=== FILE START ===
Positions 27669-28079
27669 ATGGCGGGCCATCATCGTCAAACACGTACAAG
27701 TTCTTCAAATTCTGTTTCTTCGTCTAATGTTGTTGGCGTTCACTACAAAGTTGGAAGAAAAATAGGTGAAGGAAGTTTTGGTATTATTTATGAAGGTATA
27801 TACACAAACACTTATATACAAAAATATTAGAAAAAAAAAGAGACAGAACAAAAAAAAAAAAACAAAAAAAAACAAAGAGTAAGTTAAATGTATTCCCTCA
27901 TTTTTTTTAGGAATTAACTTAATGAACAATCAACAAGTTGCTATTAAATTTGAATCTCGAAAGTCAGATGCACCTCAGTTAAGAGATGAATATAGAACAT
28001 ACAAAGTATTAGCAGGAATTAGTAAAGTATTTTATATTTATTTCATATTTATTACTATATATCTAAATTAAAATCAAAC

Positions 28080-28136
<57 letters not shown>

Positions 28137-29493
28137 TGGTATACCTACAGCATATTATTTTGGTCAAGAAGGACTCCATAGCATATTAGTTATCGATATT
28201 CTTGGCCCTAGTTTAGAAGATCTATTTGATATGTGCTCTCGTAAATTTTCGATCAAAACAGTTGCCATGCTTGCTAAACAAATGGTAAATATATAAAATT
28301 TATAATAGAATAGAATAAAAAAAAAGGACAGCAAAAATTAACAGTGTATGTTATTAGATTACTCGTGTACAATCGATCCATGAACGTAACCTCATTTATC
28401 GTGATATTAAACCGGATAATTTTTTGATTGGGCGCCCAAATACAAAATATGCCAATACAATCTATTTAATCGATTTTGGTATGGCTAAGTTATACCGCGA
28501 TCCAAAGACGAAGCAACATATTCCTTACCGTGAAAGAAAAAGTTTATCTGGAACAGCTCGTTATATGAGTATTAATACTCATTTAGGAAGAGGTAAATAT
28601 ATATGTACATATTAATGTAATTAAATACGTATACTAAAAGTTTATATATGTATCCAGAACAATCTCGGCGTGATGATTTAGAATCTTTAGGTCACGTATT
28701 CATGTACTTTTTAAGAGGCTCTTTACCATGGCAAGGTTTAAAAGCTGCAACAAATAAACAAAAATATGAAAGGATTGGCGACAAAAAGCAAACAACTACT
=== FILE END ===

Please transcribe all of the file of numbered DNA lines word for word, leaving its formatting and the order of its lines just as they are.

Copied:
Positions 27669-28079
27669 ATGGCGGGCCATCATCGTCAAACACGTACAAG
27701 TTCTTCAAATTCTGTTTCTTCGTCTAATGTTGTTGGCGTTCACTACAAAGTTGGAAGAAAAATAGGTGAAGGAAGTTTTGGTATTATTTATGAAGGTATA
27801 TACACAAACACTTATATACAAAAATATTAGAAAAAAAAAGAGACAGAACAAAAAAAAAAAAACAAAAAAAAACAAAGAGTAAGTTAAATGTATTCCCTCA
27901 TTTTTTTTAGGAATTAACTTAATGAACAATCAACAAGTTGCTATTAAATTTGAATCTCGAAAGTCAGATGCACCTCAGTTAAGAGATGAATATAGAACAT
28001 ACAAAGTATTAGCAGGAATTAGTAAAGTATTTTATATTTATTTCATATTTATTACTATATATCTAAATTAAAATCAAAC

Positions 28080-28136
<57 letters not shown>

Positions 28137-29493
28137 TGGTATACCTACAGCATATTATTTTGGTCAAGAAGGACTCCATAGCATATTAGTTATCGATATT
28201 CTTGGCCCTAGTTTAGAAGATCTATTTGATATGTGCTCTCGTAAATTTTCGATCAAAACAGTTGCCATGCTTGCTAAACAAATGGTAAATATATAAAATT
28301 TATAATAGAATAGAATAAAAAAAAAGGACAGCAAAAATTAACAGTGTATGTTATTAGATTACTCGTGTACAATCGATCCATGAACGTAACCTCATTTATC
28401 GTGATATTAAACCGGATAATTTTTTGATTGGGCGCCCAAATACAAAATATGCCAATACAATCTATTTAATCGATTTTGGTATGGCTAAGTTATACCGCGA
28501 TCCAAAGACGAAGCAACATATTCCTTACCGTGAAAGAAAAAGTTTATCTGGAACAGCTCGTTATATGAGTATTAATACTCATTTAGGAAGAGGTAAATAT
28601 ATATGTACATATTAATGTAATTAAATACGTATACTAAAAGTTTATATATGTATCCAGAACAATCTCGGCGTGATGATTTAGAATCTTTAGGTCACGTATT
28701 CATGTACTTTTTAAGAGGCTCTTTACCATGGCAAGGTTTAAAAGCTGCAACAAATAAACAAAAATATGAAAGGATTGGCGACAAAAAGCAAACAACTACT